The Atlanta musician has toured with Earth, Wind, & Fire, Steely Dan, Eric Clapton Bette Midler, Cameo, David Sanborn, and Bruce Hornsby
By Andy Greene
MARCH 24, 2021
Rolling Stone interview series Unknown Legends features long-form conversations between senior writer Andy Greene and veteran musicians who have toured and recorded alongside icons for years, if not decades. All are renowned in the business, but some are less well known to the general public. Here, these artists tell their complete stories, giving an up-close look at life on music’s A list. This edition features drummer Sonny Emory.
When Sonny Emory was a kid growing up in Atlanta, the largest poster on his bedroom wall was the cover of the 1977 Earth, Wind, and Fire record All ‘n All. He used to put on headphones and play drums along to their music, dreaming that one day he’d somehow be part of the group.
That day arrived in 1987 when Maurice White and Philip Bailey invited him onboard for their reunion tour. “The day we started rehearsing, I was able to play any song Maurice wanted to play,” Emory says. “When he’d go, ‘Let’s play it,’ I already knew it.”
White spent 12 years in the band, but he also found time to gig and record with Steely Dan, Bette Midler, David Sanborn, Cameo, Bruce Hornsby, the B-52’s, and Chic. And in 2018, Eric Clapton invited him to join his touring band and he’s been there ever since.
Mister D: I will only publish what he says about working and touring with Bette Midler here, and then provide a link to the rest of the article where Mr. Emory discusses different styles and approaches each artist makes, as well as himself
How was your Bette Midler experience?
Wonderful. She’s one of my best friends. I didn’t really like the gig so much when I first started it. I wasn’t a fan of the music, per se. But when I got in touch with the concept of what was happening and the skill level it took to pull it off … we were reading a lot of charts and doing a lot of music. We were all over the musical map. It began to become a challenge for me to nail her gig every night and just give it my very best I could just to see if I could top myself from the night before.
In the process of doing that, I learned a lot about professionalism. Her work ethic is out of this world. We’ve become very good friends. I can pick up the phone any time, call, and just kick it. We can talk about life stuff and not necessarily just music. She always has some nuggets of wisdom for me.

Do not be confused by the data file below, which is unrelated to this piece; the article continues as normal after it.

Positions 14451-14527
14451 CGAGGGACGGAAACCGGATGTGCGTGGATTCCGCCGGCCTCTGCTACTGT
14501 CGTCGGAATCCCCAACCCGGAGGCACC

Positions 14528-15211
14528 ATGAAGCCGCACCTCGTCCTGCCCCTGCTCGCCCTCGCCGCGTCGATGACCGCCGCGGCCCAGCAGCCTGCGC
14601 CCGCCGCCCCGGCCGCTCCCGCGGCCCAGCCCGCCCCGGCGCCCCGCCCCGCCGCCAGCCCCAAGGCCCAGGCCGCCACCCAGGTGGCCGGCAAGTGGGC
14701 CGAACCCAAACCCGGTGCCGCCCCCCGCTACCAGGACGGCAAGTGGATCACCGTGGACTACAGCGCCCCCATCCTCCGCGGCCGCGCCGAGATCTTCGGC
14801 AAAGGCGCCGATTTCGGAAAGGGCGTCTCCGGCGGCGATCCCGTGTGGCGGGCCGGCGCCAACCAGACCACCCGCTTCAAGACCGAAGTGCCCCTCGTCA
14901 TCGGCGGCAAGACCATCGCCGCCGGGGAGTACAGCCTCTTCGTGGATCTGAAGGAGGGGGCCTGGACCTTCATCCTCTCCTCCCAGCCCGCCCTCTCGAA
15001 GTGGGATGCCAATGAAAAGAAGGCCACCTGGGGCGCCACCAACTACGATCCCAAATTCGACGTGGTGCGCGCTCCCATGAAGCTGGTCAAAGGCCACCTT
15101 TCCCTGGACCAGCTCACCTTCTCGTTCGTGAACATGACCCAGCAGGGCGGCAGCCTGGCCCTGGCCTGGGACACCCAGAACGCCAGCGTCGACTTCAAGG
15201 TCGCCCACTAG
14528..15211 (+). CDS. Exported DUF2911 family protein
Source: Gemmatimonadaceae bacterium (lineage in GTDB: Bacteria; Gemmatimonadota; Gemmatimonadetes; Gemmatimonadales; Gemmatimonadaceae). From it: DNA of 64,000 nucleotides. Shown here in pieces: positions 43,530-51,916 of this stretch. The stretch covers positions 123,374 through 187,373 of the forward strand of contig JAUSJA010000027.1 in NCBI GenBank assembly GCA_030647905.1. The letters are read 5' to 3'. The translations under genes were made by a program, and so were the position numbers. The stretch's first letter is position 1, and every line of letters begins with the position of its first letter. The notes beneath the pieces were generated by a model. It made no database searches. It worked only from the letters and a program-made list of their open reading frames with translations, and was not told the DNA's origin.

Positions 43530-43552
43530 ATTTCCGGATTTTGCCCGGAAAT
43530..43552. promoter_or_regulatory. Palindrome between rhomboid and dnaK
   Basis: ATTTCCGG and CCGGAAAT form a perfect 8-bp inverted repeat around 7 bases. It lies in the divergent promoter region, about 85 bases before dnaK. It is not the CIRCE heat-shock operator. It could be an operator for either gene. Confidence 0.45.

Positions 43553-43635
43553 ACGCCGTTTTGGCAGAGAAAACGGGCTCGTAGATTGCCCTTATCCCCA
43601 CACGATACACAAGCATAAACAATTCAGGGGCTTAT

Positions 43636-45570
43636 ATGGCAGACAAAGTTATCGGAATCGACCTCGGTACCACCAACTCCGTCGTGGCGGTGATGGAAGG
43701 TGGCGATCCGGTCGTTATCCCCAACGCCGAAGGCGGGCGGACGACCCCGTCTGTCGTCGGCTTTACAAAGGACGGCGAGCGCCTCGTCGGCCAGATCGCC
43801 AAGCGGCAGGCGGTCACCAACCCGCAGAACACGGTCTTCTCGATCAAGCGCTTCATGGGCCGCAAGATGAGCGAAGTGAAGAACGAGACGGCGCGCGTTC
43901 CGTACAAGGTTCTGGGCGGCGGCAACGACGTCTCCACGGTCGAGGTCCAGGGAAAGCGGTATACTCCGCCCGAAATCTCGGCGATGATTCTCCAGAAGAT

As a performer, she really connects to her audience in a visceral way.
Her personality is bigger than life. One of things I love about her the most is she’s very humble. On one of the tours, my wife and I had a party for the band and the crew after the show since we had a couple of days off. We had a party at our house. I didn’t think Bette was going to come, man. But she showed up. She came, kicked her shoes off, and just had a ball. She’s a really down-to-earth person. I love her so much.
How was it playing her Vegas residency and doing the same show that many nights in a row?
For that, I had to dig deep to stay professional. [Laughs] It was just the same thing over and over and over again. It was so different than boarding the tour bus and rolling to the next city. It started to get to her after a while, too. It was the monotony of just being in the same place. It wasn’t so much the show, but just the monotony of being in the same place. I had to find creative ways to hang in there and be professional since I didn’t want the music to suffer.
I started employing the philosophy of, “I’m going to see if I can play a perfect show tonight without making one mistake, one flub, and just see how I can hold myself accountable each night.”
Did you gamble at all? Eat at the nice restaurants?
I don’t gamble. My wife would come out every now and then and we’d hang out and go to the restaurants, but I’m not a Vegas kind of guy. Other than going to a couple of shows that might be pretty interesting, I didn’t do much at all. I spent a lot of time in my condo, working out, swimming, and just kind of hanging out, waiting until the leg was over. We were doing four–to–six–week legs and then we were off for a couple of weeks. That was a challenging period. I was grateful for the work, but it was rough.